MLB May Have Completely Changed its Baseballs for the Playoffs and Nobody Knows Why

Divisional Series - Houston Astros v Tampa Bay Rays - Game Four
Divisional Series - Houston Astros v Tampa Bay Rays - Game Four / Julio Aguilar/Getty Images

Well, Rob Manfred, what in the actual heck do we have here?

For Major League Baseball fans out there, there are few things more thrilling than seeing the ball fly out of the park. The "Chicks Dig the Long Ball" theory exists for a reason, after all. Everyone loves homers. But in case some of you haven't been paying close attention, there's been a big difference in the pop coming off the bats in the record-setting 2019 regular season compared to the ongoing postseason-- and it's happened suddenly.

But Why? Could it be because MLB decided to change balls on us? Allow one baseball-crazed physicist to explain.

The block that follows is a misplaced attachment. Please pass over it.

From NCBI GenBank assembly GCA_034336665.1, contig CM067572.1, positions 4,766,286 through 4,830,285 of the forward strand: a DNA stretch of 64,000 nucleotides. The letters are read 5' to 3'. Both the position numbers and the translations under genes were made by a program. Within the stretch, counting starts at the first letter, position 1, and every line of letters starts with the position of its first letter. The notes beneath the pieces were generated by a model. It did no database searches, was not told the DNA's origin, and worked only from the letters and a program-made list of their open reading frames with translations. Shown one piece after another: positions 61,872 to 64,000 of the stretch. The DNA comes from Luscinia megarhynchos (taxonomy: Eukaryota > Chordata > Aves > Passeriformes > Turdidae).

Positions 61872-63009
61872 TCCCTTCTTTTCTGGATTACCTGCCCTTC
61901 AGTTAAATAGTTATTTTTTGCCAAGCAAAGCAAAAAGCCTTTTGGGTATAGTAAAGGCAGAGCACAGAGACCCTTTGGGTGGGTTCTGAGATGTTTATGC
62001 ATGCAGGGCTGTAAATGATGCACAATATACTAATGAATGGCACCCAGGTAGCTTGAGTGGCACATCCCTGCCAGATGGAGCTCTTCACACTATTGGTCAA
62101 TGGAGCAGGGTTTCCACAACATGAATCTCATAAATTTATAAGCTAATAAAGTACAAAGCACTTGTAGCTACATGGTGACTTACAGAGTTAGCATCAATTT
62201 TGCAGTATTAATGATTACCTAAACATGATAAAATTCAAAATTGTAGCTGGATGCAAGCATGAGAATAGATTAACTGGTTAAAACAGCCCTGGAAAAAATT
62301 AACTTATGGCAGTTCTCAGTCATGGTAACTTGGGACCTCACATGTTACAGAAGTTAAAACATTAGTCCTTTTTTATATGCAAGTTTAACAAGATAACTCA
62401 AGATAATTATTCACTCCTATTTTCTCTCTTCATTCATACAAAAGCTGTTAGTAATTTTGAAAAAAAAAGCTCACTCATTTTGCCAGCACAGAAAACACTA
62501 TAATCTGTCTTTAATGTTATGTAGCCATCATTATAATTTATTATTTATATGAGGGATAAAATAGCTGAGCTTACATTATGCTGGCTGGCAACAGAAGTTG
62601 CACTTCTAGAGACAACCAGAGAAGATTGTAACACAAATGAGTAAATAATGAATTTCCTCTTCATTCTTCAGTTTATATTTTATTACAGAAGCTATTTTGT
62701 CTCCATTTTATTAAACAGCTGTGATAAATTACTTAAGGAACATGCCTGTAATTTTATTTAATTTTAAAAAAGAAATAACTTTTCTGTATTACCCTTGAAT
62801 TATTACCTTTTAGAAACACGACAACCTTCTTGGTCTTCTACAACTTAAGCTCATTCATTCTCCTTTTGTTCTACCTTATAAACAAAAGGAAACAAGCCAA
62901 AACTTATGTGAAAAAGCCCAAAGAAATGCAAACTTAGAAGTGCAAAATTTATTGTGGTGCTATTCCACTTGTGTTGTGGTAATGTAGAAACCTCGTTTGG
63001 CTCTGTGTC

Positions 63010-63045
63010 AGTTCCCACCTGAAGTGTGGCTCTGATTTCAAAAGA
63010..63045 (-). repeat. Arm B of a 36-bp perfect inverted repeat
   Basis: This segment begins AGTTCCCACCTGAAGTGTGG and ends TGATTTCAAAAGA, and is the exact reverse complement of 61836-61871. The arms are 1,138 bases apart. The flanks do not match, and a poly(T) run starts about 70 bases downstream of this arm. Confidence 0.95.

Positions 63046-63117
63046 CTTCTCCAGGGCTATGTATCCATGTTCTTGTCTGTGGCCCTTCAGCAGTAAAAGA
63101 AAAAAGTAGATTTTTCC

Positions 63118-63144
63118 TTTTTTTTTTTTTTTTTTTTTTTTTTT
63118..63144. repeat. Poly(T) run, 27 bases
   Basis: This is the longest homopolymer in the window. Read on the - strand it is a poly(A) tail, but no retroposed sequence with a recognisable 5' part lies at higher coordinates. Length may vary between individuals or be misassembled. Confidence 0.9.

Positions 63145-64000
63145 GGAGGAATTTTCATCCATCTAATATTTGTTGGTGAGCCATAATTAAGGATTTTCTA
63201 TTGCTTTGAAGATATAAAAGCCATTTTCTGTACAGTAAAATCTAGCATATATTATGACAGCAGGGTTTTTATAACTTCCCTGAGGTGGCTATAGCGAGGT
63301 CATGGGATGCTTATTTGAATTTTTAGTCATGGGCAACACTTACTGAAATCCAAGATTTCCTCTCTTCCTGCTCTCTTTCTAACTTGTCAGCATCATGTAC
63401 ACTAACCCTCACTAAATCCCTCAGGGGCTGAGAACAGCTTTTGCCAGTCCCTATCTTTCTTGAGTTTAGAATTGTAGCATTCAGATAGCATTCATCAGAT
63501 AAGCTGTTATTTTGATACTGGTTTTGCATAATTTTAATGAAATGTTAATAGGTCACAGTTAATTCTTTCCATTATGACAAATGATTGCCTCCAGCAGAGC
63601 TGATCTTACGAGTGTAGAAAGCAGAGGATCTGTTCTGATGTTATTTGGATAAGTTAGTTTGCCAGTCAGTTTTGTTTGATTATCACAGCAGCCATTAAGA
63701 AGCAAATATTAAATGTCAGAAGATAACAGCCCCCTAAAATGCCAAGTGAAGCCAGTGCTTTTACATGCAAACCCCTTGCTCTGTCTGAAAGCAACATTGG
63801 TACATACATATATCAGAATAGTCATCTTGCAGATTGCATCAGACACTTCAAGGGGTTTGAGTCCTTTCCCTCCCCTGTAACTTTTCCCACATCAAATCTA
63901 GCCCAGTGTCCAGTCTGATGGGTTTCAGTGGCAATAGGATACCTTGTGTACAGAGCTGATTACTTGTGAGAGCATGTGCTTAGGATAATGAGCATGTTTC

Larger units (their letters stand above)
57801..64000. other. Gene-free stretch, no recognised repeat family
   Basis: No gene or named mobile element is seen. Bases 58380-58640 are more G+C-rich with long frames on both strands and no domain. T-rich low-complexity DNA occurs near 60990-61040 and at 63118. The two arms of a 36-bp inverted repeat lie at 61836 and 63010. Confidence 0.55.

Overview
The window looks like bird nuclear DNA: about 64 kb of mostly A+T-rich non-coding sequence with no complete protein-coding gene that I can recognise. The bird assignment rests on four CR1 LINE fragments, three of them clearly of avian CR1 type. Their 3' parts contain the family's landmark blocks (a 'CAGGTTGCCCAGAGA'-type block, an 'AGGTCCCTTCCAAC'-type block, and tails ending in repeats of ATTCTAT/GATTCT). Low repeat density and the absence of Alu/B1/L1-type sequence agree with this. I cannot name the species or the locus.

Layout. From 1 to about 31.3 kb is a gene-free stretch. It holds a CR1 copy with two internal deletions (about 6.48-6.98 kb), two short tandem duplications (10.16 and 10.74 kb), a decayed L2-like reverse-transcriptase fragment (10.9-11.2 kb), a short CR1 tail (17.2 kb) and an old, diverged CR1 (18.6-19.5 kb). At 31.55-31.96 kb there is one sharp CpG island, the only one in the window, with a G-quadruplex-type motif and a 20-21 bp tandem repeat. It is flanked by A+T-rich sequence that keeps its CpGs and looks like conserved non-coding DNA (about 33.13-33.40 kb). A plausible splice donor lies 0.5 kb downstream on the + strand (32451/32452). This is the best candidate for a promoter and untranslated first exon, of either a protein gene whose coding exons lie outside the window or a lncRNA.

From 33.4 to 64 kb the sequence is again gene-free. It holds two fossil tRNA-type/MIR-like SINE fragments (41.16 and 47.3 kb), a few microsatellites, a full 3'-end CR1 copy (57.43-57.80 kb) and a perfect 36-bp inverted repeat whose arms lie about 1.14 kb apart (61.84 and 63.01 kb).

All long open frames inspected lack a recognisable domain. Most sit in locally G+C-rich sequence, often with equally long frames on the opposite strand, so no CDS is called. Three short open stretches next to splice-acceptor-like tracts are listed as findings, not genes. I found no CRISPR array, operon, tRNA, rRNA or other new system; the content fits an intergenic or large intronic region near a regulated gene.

There's no questioning that the so-called "rocket ball" is what led to the 2019 home run spike. The balls themselves were clearly juiced. And there's also no question based on available data that things have most certainly turned on a dime since the playoffs got underway.

If this graph and explanation below doesn't raise your eye brows to the moon, then I'm not sure what will. The evidence is right in front of us all to take note of in this case.

It stands to reason: less drag on a baseball means it will fly further. More drag means fewer dingers. And right now, the drag suddenly went through the roof immediately as the playoffs started.

Yup, something sure is fishy here. Would MLB as an organization really switch up the very structure of its baseballs like this? While it would seem unlikely, you can't deny the changes we've seen on the field over the last few weeks. The numbers just don't lie here.

Is the "juiced ball" really no more? We need an explanation here, and we need it fast.